One of the most versatile words in English is “stop”. While one of the most common translations of this word in Spanish is parar, the truth is that there are a lot of different ways to say stop in Spanish, with some small nuances between them.
Let’s see what those synonyms are and in which cases we should use each of them. Also, we’ll see some common phrases that include the word stop in Spanish.
Stop in Spanish at a Glance
All the Ways to Say Stop in Spanish
Many of the synonyms that we’ll learn in this section can be literally translated as “stop” and some others have very similar meanings. With the help of the examples we’ll give you, you will realize which ones are interchangeable and which ones are meant to be used in specific situations.
The first way to say “stop” in Spanish we’re going to learn is alto . This is a word that can be used in different situations. For example, the traffic signs that say “STOP” in English, say ALTO in Spanish (or at least in most countries).
Alto is also used with the adverb ahí to make someone stop what they’re doing. In this case, we use it as an imperative.
Alto ahí, estás yendo muy rápido y no te entiendo.
Stop right there, you’re going too fast and I don’t understand you.
We can also use it with the meaning of “halt”, either as a noun or as an interjection.
- Sugerí un alto a la violencia.
- ¡Alto! El puente está en llamas.
- I suggested a halt to violence.
- Stop! The bridge is on fire.
Watch out! As you might know, alto is also an adjective, meaning “tall”.
El edificio es alto.
The building is tall.
This is probably the most common verb we use to say “stop” in Spanish. Conjugated in the formal singular “you” (usted), we get pare, which is a polite way to ask someone to stop. As with alto, you can also see traffic signs that say PARE, depending on the country.
Pare, por favor. El piso está mojado.
Stop, please. The floor is wet.
Here are some other ways parar can be used:
- La maestra paró la pelea.
- Por fin paró de llover.
- Juana paró de comer.
- The teacher stopped the fight.
- It finally stopped raining.
- Juana stopped eating.
Detener or detenerse
The verb detener is usually used to stop something (or someone) in motion. The literal translation is “to detain”. It can be used in a similar way to parar. The difference is that detener is a bit more formal, and more often used in writing. Another meaning of the verb detener is “being arrested”.
- El árbitro detuvo el partido.
- Queda detenido por exceso de velocidad.
- The referee stopped the match.
- You are under arrest for overspeeding.
In the case of detenerse, the reflexive form is used. In which case, the reflexive pronouns me, te, se, nos, os or se, are associated with detener.
- Mi corazón se detuvo.
- Debo detenerme y pensar.
- My heart stopped.
- I must stop and think.
The verb interrumpir literally means “to interrupt”. We use it to express an unexpected detention or pause on something that is happening.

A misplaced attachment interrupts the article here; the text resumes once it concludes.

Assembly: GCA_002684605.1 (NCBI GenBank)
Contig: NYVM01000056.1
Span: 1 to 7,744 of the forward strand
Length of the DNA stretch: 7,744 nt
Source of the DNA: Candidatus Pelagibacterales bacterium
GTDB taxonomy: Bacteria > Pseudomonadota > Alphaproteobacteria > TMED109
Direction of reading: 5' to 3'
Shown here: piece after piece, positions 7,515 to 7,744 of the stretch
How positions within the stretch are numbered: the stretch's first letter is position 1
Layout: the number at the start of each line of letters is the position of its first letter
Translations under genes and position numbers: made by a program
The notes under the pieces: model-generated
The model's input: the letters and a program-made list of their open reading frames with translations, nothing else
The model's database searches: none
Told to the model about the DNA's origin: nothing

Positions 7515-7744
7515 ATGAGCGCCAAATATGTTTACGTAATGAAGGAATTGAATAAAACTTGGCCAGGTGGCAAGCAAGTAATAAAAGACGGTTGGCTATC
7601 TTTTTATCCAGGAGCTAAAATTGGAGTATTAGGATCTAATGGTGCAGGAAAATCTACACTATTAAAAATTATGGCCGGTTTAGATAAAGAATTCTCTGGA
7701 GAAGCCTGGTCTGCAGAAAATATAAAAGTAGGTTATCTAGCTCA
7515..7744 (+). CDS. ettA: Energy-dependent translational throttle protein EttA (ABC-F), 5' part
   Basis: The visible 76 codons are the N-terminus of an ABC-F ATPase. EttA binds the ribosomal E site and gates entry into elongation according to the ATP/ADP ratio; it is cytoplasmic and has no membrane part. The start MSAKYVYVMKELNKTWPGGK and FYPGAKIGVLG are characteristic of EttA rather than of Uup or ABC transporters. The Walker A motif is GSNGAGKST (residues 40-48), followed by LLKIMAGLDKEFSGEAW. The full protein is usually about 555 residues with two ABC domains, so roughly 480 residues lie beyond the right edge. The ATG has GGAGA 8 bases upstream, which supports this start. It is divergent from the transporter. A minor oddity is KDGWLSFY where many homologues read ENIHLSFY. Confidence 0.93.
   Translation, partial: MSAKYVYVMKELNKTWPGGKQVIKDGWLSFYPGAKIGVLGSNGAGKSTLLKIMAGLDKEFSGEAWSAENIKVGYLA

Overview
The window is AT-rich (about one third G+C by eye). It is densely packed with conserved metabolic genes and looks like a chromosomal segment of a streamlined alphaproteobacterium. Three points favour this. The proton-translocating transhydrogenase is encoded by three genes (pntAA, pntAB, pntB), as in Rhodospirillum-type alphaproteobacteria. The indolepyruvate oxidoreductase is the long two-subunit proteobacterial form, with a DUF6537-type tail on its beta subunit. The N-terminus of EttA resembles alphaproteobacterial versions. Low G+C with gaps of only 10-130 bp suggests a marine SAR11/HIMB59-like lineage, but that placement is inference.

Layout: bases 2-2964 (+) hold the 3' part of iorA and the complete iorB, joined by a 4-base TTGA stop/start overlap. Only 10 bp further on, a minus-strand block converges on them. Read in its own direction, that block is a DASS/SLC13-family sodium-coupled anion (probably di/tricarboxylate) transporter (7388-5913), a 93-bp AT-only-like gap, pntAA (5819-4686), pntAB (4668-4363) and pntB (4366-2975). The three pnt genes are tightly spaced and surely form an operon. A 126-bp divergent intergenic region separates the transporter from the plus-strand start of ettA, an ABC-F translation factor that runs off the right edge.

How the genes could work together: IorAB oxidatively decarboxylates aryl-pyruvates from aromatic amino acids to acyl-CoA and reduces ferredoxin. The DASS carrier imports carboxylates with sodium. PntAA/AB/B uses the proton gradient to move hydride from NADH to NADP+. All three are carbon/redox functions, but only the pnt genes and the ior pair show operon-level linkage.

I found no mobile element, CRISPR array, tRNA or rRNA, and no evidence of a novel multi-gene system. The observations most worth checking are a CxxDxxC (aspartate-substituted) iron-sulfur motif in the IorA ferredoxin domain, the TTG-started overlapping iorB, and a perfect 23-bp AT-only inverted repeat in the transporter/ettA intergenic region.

Debemos interrumpir el acto por la tormenta.
We have to stop the event because of the storm.
Poner fin a
Poner fin a is an expression that literally translates to “to put an end to”. It’s generally used for more metaphorical ‒or not so literal‒ expressions.
Necesito ponerle fin a esta relación.
I need to end this relationship.
The literal translation of dejar is “leave” or “drop”. But with the preposition de, dejar de means “to stop doing something”.
María dejó de hablar conmigo.
María stopped talking to me.
The verb impedir could be literally translated as “to prevent”. It is used to talk about things we want or wish to avoid.
No puedes impedir que se vaya.
You can’t stop him from leaving.
Different ways to ask someone to stop
Now that you know how to say stop in Spanish, we’ll see a list of common ways to ask someone to stop doing something in Spanish.
|¡Basta! No lo soporto más.||Stop it! I can’t take it anymore.|
|Eso es suficiente, te vas a tu habitación.||That’s enough, go to your room.|
|¿Puedes parar con ese ruido?||Can you stop making that noise?|
|Rubén, detente, me estás molestando.||Ruben, stop it, you’re annoying me.|
|Un momento, ¿a dónde crees que vas?||Wait a minute, where do you think you’re going?|
|¡Alto ahí! No te muevas||Stop there! Don’t move.|
Expressions and phrases with stop
Let’s take a look at some of the most common phrases with “stop” in Spanish.
|Spanish phrase||English equivalent|
|Parar en seco Luis paró en seco y me miró.||To stop dead in its tracks Luis stopped dead in its tracks and looked at me.|
|Sin parar ¡Baile toda la noche sin parar!||Non-stop I danced all night, non-stop!|
|Parar la bola Ahora necesito parar la bola y descansar un rato||To stop and think Now I need to stop and calm down for a while.|
|Ir a parar ¿Dónde iremos a parar?||End up Where will we end up?|